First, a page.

Trinity Sunday

What is it, I wonder, that you have missed most during this Lockdown period? One parishioner said recently to me that he missed going to the football and having a pie and a pint with friends. That exemplifies what many of us are missing. We are finding the lack of social gatherings very hard: not being able to gather together with family and friends, in whatever ways. I know that many of you are not just missing attending Mass, but also meeting up with fellow parishioners after Mass. We are social beings and need that interaction with others. Social interactions play such an important part in our lives. 

Sharing a meal with people is a particularly intimate way of spending and sharing time with people. There is quite a well-known 15th century Russian icon of the Trinity painted by a monk called Rublev. It depicts the three Divine Persons, Father, Son, and Holy Spirit, sitting at a table on which there is a dish of food. I’ll put a copy of it on the website after Mass when I publish this homily. The interesting thing about the icon is that at the front of the table, on our side of the table as we look at the icon, there is a vacant space. This vacant space is meant to convey openness, hospitality, and welcome towards the stranger and outsider. That vacant space is meant to be an invitation for each of us, and for all of humanity. It signifies God’s invitation to us to share in the life of the Trinity, a life of love. God invites us to come in and sit at his table. He wants to share his life with us.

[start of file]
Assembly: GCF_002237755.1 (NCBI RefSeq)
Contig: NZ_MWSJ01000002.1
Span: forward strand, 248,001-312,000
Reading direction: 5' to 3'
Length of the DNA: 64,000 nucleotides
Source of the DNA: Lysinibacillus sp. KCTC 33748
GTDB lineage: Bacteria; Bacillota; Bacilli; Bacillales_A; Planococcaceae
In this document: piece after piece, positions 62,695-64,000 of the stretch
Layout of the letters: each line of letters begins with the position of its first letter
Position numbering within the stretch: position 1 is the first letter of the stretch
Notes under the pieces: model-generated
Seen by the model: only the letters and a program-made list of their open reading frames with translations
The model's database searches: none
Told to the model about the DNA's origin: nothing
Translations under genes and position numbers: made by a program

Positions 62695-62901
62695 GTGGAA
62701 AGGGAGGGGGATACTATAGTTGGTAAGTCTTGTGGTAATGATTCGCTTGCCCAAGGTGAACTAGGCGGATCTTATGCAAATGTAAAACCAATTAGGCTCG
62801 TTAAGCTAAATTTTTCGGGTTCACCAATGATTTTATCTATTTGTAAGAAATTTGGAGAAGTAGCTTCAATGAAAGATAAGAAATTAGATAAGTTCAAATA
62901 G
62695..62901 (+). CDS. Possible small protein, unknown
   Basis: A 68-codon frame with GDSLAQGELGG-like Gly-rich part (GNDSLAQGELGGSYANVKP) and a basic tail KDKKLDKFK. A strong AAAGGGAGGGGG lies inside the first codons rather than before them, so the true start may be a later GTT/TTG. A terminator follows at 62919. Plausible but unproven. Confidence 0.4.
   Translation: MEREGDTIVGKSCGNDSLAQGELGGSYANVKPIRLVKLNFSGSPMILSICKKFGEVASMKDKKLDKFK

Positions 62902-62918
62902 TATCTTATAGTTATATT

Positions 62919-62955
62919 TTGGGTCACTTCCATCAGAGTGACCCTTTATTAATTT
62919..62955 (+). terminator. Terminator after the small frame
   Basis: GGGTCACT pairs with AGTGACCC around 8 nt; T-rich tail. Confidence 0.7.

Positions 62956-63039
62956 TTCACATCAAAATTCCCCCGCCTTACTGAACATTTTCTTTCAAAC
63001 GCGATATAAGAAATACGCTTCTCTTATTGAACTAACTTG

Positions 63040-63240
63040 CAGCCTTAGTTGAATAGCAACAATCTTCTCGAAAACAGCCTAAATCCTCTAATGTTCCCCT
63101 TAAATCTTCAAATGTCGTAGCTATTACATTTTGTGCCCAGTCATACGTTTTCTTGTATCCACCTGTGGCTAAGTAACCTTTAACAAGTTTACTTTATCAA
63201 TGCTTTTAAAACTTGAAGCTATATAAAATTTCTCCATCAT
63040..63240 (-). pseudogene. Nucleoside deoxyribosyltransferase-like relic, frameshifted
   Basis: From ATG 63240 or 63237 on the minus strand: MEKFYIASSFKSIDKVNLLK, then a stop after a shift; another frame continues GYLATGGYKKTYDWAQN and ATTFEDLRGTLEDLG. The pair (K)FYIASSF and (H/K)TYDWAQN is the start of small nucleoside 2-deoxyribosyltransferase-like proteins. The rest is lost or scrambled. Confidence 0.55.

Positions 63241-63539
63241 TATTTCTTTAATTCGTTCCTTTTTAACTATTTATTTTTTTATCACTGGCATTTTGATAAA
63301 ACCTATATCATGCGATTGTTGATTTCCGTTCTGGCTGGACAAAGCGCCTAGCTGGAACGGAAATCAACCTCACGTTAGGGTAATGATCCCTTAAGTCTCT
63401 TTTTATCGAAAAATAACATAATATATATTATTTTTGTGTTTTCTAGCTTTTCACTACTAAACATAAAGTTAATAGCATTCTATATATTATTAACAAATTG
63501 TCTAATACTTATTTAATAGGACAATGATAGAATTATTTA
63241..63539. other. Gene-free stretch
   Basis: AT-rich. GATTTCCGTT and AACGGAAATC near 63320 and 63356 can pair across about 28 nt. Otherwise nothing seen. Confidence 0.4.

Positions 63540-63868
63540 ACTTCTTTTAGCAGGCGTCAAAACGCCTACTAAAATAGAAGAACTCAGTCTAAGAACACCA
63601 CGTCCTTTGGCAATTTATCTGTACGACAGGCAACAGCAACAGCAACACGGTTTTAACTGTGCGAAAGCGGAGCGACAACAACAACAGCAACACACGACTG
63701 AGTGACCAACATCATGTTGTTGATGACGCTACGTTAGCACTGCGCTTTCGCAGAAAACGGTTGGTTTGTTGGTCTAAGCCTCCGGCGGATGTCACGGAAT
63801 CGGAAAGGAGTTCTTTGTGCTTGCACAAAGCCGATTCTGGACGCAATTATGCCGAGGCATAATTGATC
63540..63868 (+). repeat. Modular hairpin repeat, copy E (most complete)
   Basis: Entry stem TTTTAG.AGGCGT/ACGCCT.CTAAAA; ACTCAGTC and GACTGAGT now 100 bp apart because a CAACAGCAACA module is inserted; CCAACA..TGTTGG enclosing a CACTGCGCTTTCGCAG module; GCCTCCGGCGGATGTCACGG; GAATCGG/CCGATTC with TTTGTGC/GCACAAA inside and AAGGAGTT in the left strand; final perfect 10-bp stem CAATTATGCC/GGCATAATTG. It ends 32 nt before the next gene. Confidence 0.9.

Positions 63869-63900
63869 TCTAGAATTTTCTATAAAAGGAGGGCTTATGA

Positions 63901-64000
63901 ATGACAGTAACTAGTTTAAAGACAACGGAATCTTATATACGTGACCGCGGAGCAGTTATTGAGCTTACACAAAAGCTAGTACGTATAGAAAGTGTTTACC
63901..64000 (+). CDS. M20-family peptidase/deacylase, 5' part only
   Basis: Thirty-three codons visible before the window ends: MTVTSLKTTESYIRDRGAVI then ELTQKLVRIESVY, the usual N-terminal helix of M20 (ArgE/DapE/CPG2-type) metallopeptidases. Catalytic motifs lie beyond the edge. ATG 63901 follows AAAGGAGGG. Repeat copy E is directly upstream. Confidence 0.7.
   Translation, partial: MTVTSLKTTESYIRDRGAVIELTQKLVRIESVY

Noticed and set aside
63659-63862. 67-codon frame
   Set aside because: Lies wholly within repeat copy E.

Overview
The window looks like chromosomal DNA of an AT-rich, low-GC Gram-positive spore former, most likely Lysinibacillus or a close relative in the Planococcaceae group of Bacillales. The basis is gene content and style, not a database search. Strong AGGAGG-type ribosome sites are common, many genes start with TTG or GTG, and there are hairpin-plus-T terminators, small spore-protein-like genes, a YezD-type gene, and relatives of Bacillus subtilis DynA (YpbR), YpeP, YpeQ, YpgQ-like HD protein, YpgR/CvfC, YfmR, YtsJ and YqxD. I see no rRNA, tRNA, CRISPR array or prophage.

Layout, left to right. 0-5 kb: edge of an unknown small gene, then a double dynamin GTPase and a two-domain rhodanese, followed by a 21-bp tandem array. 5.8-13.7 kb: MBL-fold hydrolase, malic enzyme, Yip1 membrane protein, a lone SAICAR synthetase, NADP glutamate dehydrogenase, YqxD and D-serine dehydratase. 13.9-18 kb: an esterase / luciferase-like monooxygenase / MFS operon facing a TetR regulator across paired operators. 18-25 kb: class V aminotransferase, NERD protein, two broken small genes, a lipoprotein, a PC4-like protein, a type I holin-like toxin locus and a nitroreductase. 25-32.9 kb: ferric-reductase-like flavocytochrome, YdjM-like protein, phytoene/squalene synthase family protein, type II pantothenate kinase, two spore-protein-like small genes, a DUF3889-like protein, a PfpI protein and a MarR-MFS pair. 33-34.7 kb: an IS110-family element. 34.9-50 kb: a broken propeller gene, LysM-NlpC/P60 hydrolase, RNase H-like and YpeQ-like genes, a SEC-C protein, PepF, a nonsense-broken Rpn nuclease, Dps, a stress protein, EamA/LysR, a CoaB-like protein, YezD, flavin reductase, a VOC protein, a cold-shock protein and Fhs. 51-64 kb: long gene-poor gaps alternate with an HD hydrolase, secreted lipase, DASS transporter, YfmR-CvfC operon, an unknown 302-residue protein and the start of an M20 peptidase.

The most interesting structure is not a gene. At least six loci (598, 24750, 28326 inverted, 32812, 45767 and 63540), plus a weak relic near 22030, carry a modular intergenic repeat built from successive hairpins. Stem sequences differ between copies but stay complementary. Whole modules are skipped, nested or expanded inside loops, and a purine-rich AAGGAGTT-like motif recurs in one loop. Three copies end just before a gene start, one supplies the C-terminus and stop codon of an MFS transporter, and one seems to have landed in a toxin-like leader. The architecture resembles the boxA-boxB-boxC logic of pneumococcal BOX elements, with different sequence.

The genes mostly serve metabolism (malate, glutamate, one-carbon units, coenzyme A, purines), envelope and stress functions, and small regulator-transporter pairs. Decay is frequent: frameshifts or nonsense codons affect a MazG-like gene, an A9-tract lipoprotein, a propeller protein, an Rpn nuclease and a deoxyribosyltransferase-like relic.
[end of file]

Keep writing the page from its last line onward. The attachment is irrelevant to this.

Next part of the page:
We often speak of the Trinity, and other aspects of our faith, as a mystery. God is a mystery, but this does not mean that we cannot know anything about him. A mystery is something which is so full of meaning that no matter how hard we try, we can never get fully to the bottom of it. There is always something more to explore and understand. We experience mysteries every day: the mystery which is each other; the mystery which is me; the mystery which is life. And as we know something of each other and ourselves and grow in that understanding with time and experience, so also with God.

In the Trinity, God shares the mystery which is His very self with us. We usually define the Trinity as being: "One God in three persons, Father Son and Holy Spirit." And such a definition is a helpful pointer. However, the true mystery of the Trinity is found not in such definitions but in our experience of God. As our understanding and knowledge of another person is through our experience of them, so it is with God. We can experience the mystery which is the Trinity because God has opened his life up for us to share in, a life which is at its very essence a perfect community. With the Trinity we are dealing with a great mystery because we are dealing with the very essence of God, and yet we can still grasp it is such a way as to be able to pray it and live it.

 

God has opened up His life to us, He invites us in. To get to know Him, we have to open up our lives to Him.
 

Reflection from Canon Peter Morgan